Family meals are essential! Discussion on Relevant Radio here.
The Slate article I reference is "Let's Stop Idealising the Home-Cooked Meal", which has some decent points:
The researchers interviewed 150 mothers from all walks of life and spent 250 hours observing 12 families in-depth, and they found “that time pressures, tradeoffs to save money, and the burden of pleasing others make it difficult for mothers to enact the idealized vision of home-cooked meals advocated by foodies and public health officials.” The mothers they interviewed had largely internalized the social message that “home-cooked meals have become the hallmark of good mothering, stable families, and the ideal of the healthy, productive citizen,” but found that as much as they wanted to achieve that ideal, they didn't have the time or money to get there. Low-income mothers often have erratic work schedules, making it impossible to have set meal times. Even for middle-class working mothers who are able to be home by 6 p.m., trying to cook a meal while children are demanding attention and other chores need doing becomes overwhelming.
Beyond just the time and money constraints, women find that their very own families present a major obstacle to their desire to provide diverse, home-cooked meals. The women interviewed faced not just children but grown adults who are whiny, picky, and ungrateful for their efforts. “We rarely observed a meal in which at least one family member didn’t complain about the food they were served,” the researchers write. Mothers who could afford to do so often wanted to try new recipes and diverse ingredients, but they knew that it would cause their families to reject the meals. “Instead, they continued to make what was tried and true, even if they didn’t like the food themselves.” The saddest part is that picky husbands and boyfriends were just as much, if not more, of a problem than fussy children.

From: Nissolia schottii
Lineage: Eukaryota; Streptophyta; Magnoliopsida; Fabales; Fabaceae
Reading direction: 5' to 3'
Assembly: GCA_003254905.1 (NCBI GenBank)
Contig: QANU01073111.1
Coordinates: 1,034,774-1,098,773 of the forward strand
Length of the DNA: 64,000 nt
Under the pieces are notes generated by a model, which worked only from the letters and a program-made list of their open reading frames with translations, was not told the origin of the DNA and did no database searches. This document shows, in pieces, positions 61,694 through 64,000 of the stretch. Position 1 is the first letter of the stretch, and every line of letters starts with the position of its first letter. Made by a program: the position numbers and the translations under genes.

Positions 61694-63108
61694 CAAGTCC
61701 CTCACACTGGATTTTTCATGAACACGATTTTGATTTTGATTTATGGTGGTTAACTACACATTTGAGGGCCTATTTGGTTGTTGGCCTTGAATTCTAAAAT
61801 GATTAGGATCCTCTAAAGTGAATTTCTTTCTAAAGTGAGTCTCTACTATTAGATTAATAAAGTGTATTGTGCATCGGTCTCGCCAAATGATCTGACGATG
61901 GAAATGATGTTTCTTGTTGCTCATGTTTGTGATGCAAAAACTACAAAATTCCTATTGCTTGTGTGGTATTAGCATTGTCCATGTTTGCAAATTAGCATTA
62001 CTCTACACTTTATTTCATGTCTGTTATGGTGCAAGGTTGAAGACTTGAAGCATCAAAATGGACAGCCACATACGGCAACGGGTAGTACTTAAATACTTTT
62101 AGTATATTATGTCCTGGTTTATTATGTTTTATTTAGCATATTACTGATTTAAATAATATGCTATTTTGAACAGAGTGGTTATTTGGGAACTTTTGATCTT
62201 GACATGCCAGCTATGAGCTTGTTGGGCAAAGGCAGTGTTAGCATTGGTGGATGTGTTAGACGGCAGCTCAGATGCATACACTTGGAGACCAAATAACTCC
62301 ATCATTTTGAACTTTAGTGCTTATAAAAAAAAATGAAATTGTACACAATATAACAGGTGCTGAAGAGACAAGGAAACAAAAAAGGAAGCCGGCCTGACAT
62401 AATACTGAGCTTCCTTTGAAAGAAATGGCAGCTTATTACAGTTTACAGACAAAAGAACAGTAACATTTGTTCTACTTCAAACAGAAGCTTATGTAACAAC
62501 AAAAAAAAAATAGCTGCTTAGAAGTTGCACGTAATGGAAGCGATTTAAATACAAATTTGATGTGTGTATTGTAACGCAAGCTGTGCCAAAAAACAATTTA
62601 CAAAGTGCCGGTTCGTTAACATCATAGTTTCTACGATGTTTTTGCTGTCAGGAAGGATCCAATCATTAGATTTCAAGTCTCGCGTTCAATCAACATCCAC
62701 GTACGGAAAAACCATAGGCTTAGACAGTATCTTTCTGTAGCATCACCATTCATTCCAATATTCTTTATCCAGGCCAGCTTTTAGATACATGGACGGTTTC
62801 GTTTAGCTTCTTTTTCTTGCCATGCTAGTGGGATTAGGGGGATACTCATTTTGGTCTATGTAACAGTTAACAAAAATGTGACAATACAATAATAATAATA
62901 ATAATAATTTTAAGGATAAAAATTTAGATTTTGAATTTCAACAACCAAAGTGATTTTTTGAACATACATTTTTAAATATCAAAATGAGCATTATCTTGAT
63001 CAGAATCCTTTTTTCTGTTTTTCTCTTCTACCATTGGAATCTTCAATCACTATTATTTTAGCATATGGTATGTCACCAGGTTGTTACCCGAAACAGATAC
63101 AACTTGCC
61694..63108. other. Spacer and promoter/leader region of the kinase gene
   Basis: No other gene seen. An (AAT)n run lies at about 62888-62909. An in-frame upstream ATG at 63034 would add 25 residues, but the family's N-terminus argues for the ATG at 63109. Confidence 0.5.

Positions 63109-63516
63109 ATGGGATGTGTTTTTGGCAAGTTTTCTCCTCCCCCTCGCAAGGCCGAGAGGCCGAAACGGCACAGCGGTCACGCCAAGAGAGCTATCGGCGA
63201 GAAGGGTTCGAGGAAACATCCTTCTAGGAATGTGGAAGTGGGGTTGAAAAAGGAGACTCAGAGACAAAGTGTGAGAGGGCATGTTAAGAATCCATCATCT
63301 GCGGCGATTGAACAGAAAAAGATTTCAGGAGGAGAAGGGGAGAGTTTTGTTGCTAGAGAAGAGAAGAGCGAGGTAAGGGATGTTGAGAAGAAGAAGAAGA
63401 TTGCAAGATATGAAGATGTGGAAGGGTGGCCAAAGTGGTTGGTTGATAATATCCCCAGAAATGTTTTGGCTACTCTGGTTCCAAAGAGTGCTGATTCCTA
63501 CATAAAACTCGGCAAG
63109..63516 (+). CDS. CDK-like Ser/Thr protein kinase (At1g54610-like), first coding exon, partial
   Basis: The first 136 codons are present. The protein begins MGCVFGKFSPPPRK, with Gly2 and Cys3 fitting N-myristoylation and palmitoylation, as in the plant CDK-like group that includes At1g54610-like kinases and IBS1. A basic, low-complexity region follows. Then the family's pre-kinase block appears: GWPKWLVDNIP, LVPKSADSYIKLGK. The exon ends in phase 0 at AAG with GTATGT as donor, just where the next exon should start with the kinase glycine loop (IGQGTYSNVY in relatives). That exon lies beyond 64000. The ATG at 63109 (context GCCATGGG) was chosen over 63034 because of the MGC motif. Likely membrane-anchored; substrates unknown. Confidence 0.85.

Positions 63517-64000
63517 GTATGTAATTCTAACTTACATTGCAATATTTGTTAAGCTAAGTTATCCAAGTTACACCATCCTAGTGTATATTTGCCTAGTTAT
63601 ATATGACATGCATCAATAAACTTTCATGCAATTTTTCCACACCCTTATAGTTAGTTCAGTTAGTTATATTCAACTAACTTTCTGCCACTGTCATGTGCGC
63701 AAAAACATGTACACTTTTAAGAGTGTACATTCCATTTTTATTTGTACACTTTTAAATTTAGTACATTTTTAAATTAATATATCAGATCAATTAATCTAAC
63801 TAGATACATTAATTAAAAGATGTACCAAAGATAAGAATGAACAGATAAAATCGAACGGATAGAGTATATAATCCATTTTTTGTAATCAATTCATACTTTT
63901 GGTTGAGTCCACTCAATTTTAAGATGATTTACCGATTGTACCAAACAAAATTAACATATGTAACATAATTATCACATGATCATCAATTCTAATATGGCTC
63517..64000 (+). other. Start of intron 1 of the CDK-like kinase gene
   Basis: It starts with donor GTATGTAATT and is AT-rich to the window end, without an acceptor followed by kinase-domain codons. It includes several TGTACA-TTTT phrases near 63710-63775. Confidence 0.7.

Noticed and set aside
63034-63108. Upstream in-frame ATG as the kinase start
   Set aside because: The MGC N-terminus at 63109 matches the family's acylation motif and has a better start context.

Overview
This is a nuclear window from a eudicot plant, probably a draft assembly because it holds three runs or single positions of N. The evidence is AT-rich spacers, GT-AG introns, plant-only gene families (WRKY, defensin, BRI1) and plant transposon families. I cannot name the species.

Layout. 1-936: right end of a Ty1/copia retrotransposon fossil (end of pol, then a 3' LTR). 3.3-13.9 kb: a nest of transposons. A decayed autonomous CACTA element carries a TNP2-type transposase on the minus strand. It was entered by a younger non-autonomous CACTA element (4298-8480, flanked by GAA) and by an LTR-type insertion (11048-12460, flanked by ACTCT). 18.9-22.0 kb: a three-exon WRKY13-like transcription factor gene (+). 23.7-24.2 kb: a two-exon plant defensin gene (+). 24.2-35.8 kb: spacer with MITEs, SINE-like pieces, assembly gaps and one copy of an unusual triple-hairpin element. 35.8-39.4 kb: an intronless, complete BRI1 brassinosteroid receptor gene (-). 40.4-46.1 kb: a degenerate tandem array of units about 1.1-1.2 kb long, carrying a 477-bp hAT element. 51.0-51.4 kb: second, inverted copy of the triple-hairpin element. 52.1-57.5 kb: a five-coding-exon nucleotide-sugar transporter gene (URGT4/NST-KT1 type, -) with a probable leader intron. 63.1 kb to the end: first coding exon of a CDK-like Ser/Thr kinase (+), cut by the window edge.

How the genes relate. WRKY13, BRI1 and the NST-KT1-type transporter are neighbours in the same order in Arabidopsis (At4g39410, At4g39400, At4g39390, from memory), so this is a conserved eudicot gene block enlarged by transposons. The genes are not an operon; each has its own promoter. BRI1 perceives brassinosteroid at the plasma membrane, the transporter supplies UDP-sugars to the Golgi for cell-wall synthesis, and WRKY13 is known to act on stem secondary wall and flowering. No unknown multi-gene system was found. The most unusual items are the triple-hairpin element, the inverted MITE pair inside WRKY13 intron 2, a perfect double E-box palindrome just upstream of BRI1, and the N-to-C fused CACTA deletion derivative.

But, that said, my point is that it's not the money and recipe's that are the problems, but the lack of desire to take part in a communal event. Even if one parent stresses the need, he or she cannot sustain it without help. Furthermore, we're so used to personalising everything (entertainment is a case in point, whereby each person listens/watches what he likes alone!) that bearing with one another and enduring what is not a favourite becomes a herculean task.
But, there is no communion without sacrifice, and no authentic love without giving something. Look at the school year to come, and make plans now to fit in meals so that the family grows together!